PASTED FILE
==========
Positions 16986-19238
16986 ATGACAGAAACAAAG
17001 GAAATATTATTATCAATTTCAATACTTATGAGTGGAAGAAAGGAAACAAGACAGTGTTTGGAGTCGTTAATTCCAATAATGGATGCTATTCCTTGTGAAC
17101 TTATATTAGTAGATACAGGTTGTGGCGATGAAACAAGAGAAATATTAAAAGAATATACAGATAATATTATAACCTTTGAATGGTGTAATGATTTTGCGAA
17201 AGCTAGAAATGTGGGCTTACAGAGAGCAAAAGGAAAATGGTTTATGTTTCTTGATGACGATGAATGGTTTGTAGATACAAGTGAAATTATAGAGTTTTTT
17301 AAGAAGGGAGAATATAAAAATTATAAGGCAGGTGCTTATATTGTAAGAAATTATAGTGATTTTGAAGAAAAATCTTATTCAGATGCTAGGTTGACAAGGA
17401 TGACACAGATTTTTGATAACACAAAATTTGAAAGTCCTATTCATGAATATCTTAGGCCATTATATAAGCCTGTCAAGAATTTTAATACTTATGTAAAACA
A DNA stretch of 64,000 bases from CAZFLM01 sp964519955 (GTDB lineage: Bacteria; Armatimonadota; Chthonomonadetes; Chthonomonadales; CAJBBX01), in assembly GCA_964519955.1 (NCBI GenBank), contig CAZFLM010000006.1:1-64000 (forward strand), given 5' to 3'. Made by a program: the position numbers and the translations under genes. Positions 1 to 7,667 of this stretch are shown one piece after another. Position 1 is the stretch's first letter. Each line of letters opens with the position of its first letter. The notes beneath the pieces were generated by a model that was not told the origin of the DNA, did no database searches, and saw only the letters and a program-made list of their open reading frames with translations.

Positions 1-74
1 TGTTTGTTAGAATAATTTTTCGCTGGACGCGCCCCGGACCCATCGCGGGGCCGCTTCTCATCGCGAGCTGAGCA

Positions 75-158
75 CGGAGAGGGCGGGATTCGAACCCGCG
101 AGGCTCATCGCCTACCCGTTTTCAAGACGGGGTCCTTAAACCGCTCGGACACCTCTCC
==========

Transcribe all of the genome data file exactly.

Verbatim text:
Positions 16986-19238
16986 ATGACAGAAACAAAG
17001 GAAATATTATTATCAATTTCAATACTTATGAGTGGAAGAAAGGAAACAAGACAGTGTTTGGAGTCGTTAATTCCAATAATGGATGCTATTCCTTGTGAAC
17101 TTATATTAGTAGATACAGGTTGTGGCGATGAAACAAGAGAAATATTAAAAGAATATACAGATAATATTATAACCTTTGAATGGTGTAATGATTTTGCGAA
17201 AGCTAGAAATGTGGGCTTACAGAGAGCAAAAGGAAAATGGTTTATGTTTCTTGATGACGATGAATGGTTTGTAGATACAAGTGAAATTATAGAGTTTTTT
17301 AAGAAGGGAGAATATAAAAATTATAAGGCAGGTGCTTATATTGTAAGAAATTATAGTGATTTTGAAGAAAAATCTTATTCAGATGCTAGGTTGACAAGGA
17401 TGACACAGATTTTTGATAACACAAAATTTGAAAGTCCTATTCATGAATATCTTAGGCCATTATATAAGCCTGTCAAGAATTTTAATACTTATGTAAAACA
A DNA stretch of 64,000 bases from CAZFLM01 sp964519955 (GTDB lineage: Bacteria; Armatimonadota; Chthonomonadetes; Chthonomonadales; CAJBBX01), in assembly GCA_964519955.1 (NCBI GenBank), contig CAZFLM010000006.1:1-64000 (forward strand), given 5' to 3'. Made by a program: the position numbers and the translations under genes. Positions 1 to 7,667 of this stretch are shown one piece after another. Position 1 is the stretch's first letter. Each line of letters opens with the position of its first letter. The notes beneath the pieces were generated by a model that was not told the origin of the DNA, did no database searches, and saw only the letters and a program-made list of their open reading frames with translations.

Positions 1-74
1 TGTTTGTTAGAATAATTTTTCGCTGGACGCGCCCCGGACCCATCGCGGGGCCGCTTCTCATCGCGAGCTGAGCA

Positions 75-158
75 CGGAGAGGGCGGGATTCGAACCCGCG
101 AGGCTCATCGCCTACCCGTTTTCAAGACGGGGTCCTTAAACCGCTCGGACACCTCTCC